Suzan Sierksma-Agteres wrote a thesis on Paul’s usage of the Greek word group
–often translated as ‘faith’/’believing’ in English –in light of the ancient discourses and the language use of his time. ‘Paul uses pistis language to describe the early Christian movement as a philosophical and reasonable kind of religion. Such usage is diametrically opposed to modern psychological and fideistic notions such as a “leap of faith” or “blind faith”’,' thus Suzan. On Thursday 12 January, she will defend her PhD thesis in order to obtain her doctoral degree in Theology at the Faculty of Theology and Religious Studies.
The apostle Paul of Tarsus played a crucial role in the early development and spread of the early Christian movement in the regions surrounding the Mediterranean Sea, particularly in Asia Minor and Greece. Suzan Sierksma-Agteres explains that pistis (trust, good faith, conviction) was a notion that permeated a variety of ancient pagan discourses and was not particularly ‘religious’ in its definition. By using concepts such as ‘reasonable worship’ and thinking according to a divine ‘measure of pistis’, Paul presented the Christ-followers as a ‘reasonable’ and relatively philosophical ‘religious group’, which shaped the way we currently think about ‘faith’ as a religious concept -only we seem to have lost sight of the connection with this ‘reasonable’ or philosophical dimension.
As an example of her research's more striking results, Suzan gives the following: ‘The apistoi, whom Paul mentions in his letters to the Corinthians, are shown to be not general “unbelievers”, but people in the vicinity of the congregation who serve multiple gods. This makes Paul's language, for example when he states: “do not be unequally yoked with an apistos”, less of an advice to avoid close contacts with outsiders, but more of an advice on how to deal with near-insiders who are religiously unfaithful. The variety of contexts at play in different passages demonstrates the creativity and cultural embedding of Paul's language and helps to interpret “faith” as a versatile and relevant concept in the present.’
‘Pistis is a term par excellence that breaks through formal and legal boundaries,’ she continues. ‘You can also observe this in “pagan”/non-Jewish discourses: through mutual “good faith”, covenants can be maintained between nations, each having their own laws. The ideal society for Romans is one in which the virtues of faithfulness and righteousness are embodied by a good ruler, whose subjects mirror these virtues. In this way we can also understand Paul's concept of “justified by faith”; a loaded concept, especially since the Reformation, when it has been conceived very individually and legally. For Paul, this phrase stands for his vision of a “justified” community, faithful to the One God, without boundaries between ethnicities, classes, or sexes. A way of living together that has now, through Christ's coming and a universal “law of faith”, become possible, which shows God's faithfulness (also: pistis) to the whole world. Contextualisation within ancient discourses thus confirms but also challenges certain interpretations of Paul’s thought by modern and present-day philosophers, among whom Paul has become a surprisingly popular source to explore questions about universality, time and also “faith”.’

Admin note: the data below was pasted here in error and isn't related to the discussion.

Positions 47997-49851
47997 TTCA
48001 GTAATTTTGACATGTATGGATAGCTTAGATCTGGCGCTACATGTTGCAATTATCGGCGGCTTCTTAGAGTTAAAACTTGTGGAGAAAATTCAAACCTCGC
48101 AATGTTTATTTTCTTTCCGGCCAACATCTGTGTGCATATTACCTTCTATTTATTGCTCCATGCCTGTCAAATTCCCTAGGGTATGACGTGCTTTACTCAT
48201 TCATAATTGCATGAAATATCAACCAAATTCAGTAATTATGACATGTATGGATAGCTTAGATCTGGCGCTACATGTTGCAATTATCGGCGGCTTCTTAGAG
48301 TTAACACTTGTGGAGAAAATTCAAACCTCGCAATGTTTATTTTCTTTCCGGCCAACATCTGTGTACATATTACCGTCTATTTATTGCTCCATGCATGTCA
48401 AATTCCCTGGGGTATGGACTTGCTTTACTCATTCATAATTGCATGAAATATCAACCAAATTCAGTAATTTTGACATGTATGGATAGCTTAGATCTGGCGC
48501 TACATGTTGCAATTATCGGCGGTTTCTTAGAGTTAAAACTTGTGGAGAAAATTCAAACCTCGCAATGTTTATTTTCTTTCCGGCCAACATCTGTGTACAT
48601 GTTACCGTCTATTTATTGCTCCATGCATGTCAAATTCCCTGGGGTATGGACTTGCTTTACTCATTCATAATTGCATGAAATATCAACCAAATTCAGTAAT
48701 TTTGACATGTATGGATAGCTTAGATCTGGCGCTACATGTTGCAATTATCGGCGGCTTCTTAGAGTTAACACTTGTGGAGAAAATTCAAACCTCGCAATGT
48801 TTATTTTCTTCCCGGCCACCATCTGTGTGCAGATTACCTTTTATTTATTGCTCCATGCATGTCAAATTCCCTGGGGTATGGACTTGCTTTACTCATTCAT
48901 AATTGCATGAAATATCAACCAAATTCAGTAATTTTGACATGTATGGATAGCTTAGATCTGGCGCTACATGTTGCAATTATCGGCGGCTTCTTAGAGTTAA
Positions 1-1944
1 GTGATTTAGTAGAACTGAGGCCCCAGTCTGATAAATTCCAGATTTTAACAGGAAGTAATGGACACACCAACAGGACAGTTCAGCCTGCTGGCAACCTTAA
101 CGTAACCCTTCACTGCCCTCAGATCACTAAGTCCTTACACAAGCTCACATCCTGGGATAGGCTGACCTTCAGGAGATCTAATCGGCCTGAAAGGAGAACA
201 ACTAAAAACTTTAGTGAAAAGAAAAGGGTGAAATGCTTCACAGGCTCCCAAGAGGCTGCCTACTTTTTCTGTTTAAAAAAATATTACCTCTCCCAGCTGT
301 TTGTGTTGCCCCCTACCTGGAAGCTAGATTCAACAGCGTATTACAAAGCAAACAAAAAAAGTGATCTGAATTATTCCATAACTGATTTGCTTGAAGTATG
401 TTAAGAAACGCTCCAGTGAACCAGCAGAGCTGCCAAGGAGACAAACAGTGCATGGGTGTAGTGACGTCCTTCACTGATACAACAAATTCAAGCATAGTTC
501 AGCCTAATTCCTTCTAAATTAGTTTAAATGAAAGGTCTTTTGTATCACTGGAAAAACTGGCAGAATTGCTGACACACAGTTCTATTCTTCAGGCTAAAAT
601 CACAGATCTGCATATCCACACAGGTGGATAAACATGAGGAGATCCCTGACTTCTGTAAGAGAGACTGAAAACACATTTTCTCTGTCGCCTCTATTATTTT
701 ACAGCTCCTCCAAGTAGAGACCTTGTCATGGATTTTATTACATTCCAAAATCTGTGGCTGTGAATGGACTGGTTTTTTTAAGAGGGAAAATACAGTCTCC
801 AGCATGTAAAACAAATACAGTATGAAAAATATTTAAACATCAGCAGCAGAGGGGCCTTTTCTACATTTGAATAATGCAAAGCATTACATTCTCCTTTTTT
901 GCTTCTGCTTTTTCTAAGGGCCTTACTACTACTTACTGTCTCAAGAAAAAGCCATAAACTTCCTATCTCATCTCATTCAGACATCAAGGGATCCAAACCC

Suzan Sierksma-Agteres hopes that her research will contribute to the fields of classics and theology, as well as to the more methodical question on how to correlate semantic word research and comparative text research: ‘I combined insights from the field of cognitive linguistics with the more literary approach of discourse analysis. By distinguishing semantic domains, it becomes evident how versatile the language of pistis is. And, by focusing on specific literary and cultural discourses in each domain, I demonstrated how a Jewish author like Paul actively participated in the major debates of his time and culture. Non-Jewish and more philosophically oriented classical literature is thus essential to understanding his letters, yet this aspect had so far received relatively little attention.’
Suzan Sierksma-Agteres completed a Master’s in Classics at Leiden University in 2012 and received an additional Bachelor’s degree in Theology from VU University Amsterdam. In 2012 she was appointed PhD researcher at the University of Groningen in the NWO-funded project ‘Overcoming the Faith-Reason Opposition: Pauline Pistis in Contemporary Philosophy’. In 2017, Suzan was appointed lecturer at the Protestant Theological University (PThU) in Amsterdam, where she teaches courses on New Testament Greek.
Having finished her PhD thesis, she now hopes to expand her work for the PThU. Suzan: ‘Besides that, I’d like to see how specialistic knowledge can be of service to contemporary society, through my involvement in the Foundation of Christian Philosophy and in the Scientific Institute of the ChristenUnie. Finally I have more time to say yes to such wonderful side activities! I’m also looking forward to go sailing in the weekend, or play games at the table with my little sons without thinking about “that book I still need to finish”…’
On Thursday 12 January at 16:15, Suzan Sierksma-Agteres will defend her dissertation titled Paul and the philosophers’ faith: Discourses of pistis in the Graeco-Roman world during a PhD ceremony in the presence of her promoter Prof. dr. Geurt Henk van Kooten, Lady Margaret’s Professor of Divinity at Cambridge University, and previously Professor of New Testament and Early Christianity at the Faculty of Theology and Religious Studies at the University of Groningen, and second promotor Prof. dr. Gert-Jan van der Heiden, Professor of Metaphysics at Radboud University Nijmegen.
When: Thursday 12-01-2023
Where : Academy Building
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